The cacophony of the music — tonal and varying in frequency, but not melodic — is meant to mirror the discordant sound of the anti-Muslim and anti-refugee political rhetoric that has become increasingly difficult to ignore. This is further emphasized by the video playing on loop in front of the user the entire time she is in the room, which shows political candidates bombasting their xenophobic policy positions. The final four shots of the video are as follows: a still image of refugees overflowing from a rickety boat, a still image that reminds the user of World Refugee Day, a still image of a mother and child taking refuge on the beach, and finally a still image of the World Relief logo with the call to action.

Call to Action: At the end of the video, overlain onto the World Relief logo, is a call to action that says

Spread The Sound. #HearForYou. Donate: 

Can We Afford To Integrate Refugees Into the US?

By: Kenny Friedman, Mike Drachkovitch, and Felipe Lozano-Landinez

The data say that it costs about $65,000, on average, to integrate a refugee into the United States over a period of five years. We want to tell this story because in today’s political environment, which is exhibiting significant anti-immigrant and anti-refugee rhetoric, it is important to understand what it would actually take to grant asylum to global citizens in need in 2016.

Our audience for our data sculpture is the American citizens that reside in the State of New Hampshire. We further characterize this audience as those whose primary concern in the refugee debate is the economic impact of taking in refugees on their state resources, and would also venture to say that this audience is of a more conservative political inclination. Our goal is to help them understand the economic viability of taking in refugees in New Hampshire and encourage them to support refugee in-take for this year.

In order to tell this story, we used three data sets:

The first data set is from a Buzzfeed article about US Refugee Data by Jeremy Singer-Vine, and can be found in raw format in Github. We used this data set to estimate the number of refugees that New Hampshire could expect to take in in the Year 2016 (457), taking into account Obama’s increase in the refugee quota (from 70,000 to 85,000), the percentage of the quota that the US has fulfilled over the last 10 years (82%), and the percentage of US admitted refugees that New Hampshire took in annually between 2005-2015 (0.65%). This was a clean data set recommended to us by Rahul Bhargava.

The second data set is an analysis from the Center for Immigration Studies (CIS) regarding the cost of taking in a refugee over the first five years. We used this data set to estimate how much it would cost, on average, to integrate a refugee into the United States. We define “integrate” as having a refugee be resettled and established over a time span of five years in the US, to be consistent with the CIS analysis. For our “expected annual cost per single refugee integration” calculation, we used the aggregate five-year figure in the analysis and divided by 5 to get our number of $12,874.

Though we understand that CIS very much seems to have its biases against allowing immigration, we decided to use their data for two reasons: 1) Their analysis was the most thorough that we found online with regards to the economic cost of a refugee, and their methodology and data sources appear to of good objective merit, well thought out and fairly done. The bias seems to come from the way the calculations are used, not the calculations themselves. 2)  We realized that CIS’s potential bias would be of benefit to our story, because if it manifested in their calculations it would be in their interest to have the economic cost be as high as possible. Our story is about showing that this economic cost is not nearly as high as people think in the big picture; we are essentially using a “worst case” cost, and if our story can be impactful with it then it can only be stronger with a purportedly less biased estimate.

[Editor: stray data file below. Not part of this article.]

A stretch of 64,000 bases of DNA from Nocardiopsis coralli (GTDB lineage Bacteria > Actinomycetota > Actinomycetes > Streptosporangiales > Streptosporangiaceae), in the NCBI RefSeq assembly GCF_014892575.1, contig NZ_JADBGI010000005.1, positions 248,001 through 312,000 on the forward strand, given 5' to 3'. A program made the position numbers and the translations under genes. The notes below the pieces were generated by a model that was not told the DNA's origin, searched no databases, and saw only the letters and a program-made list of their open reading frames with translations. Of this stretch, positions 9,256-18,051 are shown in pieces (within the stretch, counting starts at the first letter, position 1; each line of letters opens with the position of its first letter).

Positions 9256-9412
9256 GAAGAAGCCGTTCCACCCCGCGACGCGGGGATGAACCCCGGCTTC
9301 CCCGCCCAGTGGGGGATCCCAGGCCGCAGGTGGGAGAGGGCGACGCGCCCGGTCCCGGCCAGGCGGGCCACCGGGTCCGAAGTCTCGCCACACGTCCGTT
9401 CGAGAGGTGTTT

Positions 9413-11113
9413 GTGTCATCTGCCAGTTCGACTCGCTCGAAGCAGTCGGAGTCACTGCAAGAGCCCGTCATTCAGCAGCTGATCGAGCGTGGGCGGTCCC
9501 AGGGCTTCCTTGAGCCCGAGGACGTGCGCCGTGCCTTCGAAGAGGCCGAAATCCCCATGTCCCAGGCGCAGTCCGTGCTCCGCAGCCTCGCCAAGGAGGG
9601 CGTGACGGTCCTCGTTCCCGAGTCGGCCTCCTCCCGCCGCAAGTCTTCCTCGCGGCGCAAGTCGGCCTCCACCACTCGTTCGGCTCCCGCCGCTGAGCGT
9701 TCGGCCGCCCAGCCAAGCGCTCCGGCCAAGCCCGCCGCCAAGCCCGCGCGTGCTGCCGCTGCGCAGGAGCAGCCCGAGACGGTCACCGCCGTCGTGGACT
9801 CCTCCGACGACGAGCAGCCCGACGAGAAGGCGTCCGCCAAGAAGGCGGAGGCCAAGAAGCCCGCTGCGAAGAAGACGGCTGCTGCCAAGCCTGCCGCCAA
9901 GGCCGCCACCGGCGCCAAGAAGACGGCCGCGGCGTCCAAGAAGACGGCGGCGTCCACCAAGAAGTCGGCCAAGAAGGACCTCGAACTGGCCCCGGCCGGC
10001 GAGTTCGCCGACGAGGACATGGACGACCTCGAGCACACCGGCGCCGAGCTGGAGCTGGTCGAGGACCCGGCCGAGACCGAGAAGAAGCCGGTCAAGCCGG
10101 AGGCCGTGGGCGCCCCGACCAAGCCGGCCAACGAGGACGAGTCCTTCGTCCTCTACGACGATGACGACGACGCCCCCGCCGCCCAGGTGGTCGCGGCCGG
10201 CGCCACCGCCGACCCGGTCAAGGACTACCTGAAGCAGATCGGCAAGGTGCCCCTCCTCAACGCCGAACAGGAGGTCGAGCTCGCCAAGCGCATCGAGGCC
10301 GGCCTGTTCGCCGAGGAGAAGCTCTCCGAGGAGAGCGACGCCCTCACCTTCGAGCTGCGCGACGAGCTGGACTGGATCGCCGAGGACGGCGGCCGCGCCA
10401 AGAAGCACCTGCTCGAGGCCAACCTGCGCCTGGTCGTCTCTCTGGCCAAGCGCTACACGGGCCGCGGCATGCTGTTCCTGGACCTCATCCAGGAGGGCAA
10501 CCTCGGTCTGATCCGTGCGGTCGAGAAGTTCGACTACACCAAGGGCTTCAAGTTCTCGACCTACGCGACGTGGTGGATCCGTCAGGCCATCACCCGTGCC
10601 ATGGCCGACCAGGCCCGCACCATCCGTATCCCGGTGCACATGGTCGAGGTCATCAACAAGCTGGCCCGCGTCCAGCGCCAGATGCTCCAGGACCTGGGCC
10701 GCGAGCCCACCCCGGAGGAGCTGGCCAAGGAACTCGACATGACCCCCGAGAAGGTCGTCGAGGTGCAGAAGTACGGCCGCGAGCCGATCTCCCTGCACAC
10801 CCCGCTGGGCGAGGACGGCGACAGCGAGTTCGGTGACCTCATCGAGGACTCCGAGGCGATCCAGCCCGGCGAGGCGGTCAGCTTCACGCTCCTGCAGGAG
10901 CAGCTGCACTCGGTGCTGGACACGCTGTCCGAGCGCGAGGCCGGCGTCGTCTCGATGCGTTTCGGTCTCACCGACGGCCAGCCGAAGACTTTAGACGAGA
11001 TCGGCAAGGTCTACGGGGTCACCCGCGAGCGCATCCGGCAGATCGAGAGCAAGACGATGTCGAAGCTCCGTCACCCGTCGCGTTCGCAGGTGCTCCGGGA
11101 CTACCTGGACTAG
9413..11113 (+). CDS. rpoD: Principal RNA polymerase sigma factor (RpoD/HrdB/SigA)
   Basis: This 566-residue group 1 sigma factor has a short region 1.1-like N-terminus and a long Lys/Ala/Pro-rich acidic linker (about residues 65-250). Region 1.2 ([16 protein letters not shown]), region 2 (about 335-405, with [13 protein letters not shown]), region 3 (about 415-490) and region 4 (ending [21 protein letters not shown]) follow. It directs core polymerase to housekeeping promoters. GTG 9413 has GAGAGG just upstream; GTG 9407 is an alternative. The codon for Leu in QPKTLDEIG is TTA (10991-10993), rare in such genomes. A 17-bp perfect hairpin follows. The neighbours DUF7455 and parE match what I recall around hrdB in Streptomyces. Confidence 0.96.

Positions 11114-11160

Our last data set is the 2016-2017 State of New Hampshire Budget, which provided us with the 2016 allocated state budget ($5.7 billion) information that we needed to appropriately size our data sculpture. This was taken directly from the Governor’s 2016-2017 Budget Bill.

We think our data sculpture is an appropriate and effective way to tell the data story because it re-frames large, abstract, and scary concepts of cost (spreadsheet numbers that are in the millions and billions) to more familiar conceptualizations of relative weight and relative volume. As such, comparisons can be made much more intuitively between how much it costs to integrate a refugee annually vs. the amount of money that is already in circulation for government purposes. The data is also very personal in the sense that it presents information specific to New Hampshire to citizens from New Hampshire. The experience of placing only a few Jelly Beans (each one represents $3M) from a bucket full of them (the state budget) and tipping the “balance of fate” for hundreds of refugees towards hope is very powerful, both because the audience has agency in this interactive display and also because it takes so little effort to make a huge impact.


Final Project Pic

Video Demonstration (to turn into a GIF, you can right-click and click on “Loop”):